In my aspirations I placed as much importance to its appearance as a modern teenager does to her mobile telephone's, and worried that with its overhanging Photomic head, the Nikon looked emasculated with anything less than the 50mm f1.4 Nikkor standard lens. Like the Topcon, it does not fit in the hands like an ergonomic modern SLR, it's very heavy (1535 grams in its leather ERC), and lens-changing and exposure metering are awkward and slow.But the Photomic meter is accurate enough, and that lens is sharp by any standard.
Shutter speeds and film speed are set on overlapping dials surrounding the film advance lever.
The dials interlock and prevent the setting of shutter speeds that fall outside the meter's operating range for a particular film speed.
These were not true interchangeable lenses, but screw-in front element groups, with effective focal lengths of 35mm, 50mm, 95mm and 125mm.
The rear element group was fixed and remained in the camera.
This means that with 400 ASA film, the slowest selectable speed is 1/30th second.
The late Victor Blackman, who once borrowed a Contarex to try, definitely did not like this limitation! With its bulky awkwardness, slow focussing and the limitations of its metering system, it was a stout, crotchety old queen, and is best kept as a museum piece.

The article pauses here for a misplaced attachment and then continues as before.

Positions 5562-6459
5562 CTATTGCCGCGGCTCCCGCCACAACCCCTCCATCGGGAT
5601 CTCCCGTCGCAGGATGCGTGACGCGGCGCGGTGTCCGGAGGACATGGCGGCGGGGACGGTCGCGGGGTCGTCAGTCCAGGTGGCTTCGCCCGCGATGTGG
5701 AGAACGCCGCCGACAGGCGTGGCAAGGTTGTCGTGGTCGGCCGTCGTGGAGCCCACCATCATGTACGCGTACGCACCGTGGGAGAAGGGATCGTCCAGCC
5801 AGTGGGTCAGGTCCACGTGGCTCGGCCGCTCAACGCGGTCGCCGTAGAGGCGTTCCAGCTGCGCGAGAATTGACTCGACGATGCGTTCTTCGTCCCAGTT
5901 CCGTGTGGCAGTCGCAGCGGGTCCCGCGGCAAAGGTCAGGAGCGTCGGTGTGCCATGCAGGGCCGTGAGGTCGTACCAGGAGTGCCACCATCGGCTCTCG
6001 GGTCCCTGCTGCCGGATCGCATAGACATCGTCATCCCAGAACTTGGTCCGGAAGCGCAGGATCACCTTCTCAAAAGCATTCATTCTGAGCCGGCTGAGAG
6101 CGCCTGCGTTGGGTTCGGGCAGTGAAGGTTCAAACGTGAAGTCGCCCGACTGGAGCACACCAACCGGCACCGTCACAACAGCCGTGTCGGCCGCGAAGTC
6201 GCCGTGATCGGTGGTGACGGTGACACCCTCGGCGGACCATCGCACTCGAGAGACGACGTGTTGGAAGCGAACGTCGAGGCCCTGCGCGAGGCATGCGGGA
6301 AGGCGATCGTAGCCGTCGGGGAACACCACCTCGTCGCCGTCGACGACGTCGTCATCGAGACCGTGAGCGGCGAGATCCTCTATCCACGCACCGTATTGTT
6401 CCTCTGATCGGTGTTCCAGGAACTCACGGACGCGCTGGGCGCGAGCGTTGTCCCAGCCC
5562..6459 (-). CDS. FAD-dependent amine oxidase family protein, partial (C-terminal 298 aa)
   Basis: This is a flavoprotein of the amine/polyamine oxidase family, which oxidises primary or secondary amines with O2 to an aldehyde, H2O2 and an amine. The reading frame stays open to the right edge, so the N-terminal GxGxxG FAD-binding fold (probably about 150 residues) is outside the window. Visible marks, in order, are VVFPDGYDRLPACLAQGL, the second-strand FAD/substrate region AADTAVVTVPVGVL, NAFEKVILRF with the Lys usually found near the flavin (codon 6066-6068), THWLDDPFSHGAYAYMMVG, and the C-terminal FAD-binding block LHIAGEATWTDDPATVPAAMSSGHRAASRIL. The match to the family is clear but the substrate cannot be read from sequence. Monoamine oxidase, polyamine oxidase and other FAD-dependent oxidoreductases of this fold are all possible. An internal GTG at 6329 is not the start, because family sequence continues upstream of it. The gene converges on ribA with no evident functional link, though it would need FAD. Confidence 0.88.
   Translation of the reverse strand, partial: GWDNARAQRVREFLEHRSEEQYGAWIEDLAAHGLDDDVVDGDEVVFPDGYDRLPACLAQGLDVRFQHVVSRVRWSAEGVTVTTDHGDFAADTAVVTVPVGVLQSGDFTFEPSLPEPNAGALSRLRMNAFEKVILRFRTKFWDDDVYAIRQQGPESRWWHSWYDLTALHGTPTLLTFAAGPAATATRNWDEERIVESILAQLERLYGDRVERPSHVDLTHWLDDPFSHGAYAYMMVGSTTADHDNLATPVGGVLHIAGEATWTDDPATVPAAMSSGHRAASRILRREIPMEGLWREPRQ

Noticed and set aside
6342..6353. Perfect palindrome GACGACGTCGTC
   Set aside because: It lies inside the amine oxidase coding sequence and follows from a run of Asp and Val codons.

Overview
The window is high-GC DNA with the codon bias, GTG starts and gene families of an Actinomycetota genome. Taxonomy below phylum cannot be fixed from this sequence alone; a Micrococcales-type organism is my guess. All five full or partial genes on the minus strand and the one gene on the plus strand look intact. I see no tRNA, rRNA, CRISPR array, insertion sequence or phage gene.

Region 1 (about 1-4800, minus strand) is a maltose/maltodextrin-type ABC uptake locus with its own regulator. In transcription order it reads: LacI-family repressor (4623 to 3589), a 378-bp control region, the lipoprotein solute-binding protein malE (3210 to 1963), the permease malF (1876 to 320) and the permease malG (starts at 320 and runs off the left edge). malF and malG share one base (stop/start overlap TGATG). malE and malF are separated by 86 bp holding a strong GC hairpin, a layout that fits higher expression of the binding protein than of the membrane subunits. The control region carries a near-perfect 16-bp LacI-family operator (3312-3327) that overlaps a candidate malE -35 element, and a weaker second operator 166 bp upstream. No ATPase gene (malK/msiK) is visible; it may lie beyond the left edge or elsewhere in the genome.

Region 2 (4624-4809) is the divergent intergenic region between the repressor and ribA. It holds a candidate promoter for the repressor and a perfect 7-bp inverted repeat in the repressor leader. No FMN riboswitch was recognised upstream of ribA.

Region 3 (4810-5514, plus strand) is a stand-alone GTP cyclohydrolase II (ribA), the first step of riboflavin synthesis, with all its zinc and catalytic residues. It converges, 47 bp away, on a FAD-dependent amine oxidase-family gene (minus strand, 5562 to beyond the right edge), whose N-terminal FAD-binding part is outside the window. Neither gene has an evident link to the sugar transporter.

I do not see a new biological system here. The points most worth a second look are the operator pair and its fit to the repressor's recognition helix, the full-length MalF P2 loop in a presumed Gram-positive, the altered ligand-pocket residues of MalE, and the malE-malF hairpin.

Also, the narrow focussing helix inside the fixed lens mount was adequate for the small lens groups, but under the near 1lb weight of the 125mm, it quickly wore and developed serious backlash.
The Konica body had similarities to the Nikkormat and the quality of Konica's Hexanon/Hexar lenses was comparable to Nikon's, and the Konica bayonet (unlike its rivals) allowed quick, one-handed lens changes. Unlike the T Series, it had motorised film transport, and LEDs, rather than a needle indicated the AE exposure in the viewfinder.
I only wish I could revisit the times and places where, in my youth, I fantasised about using them.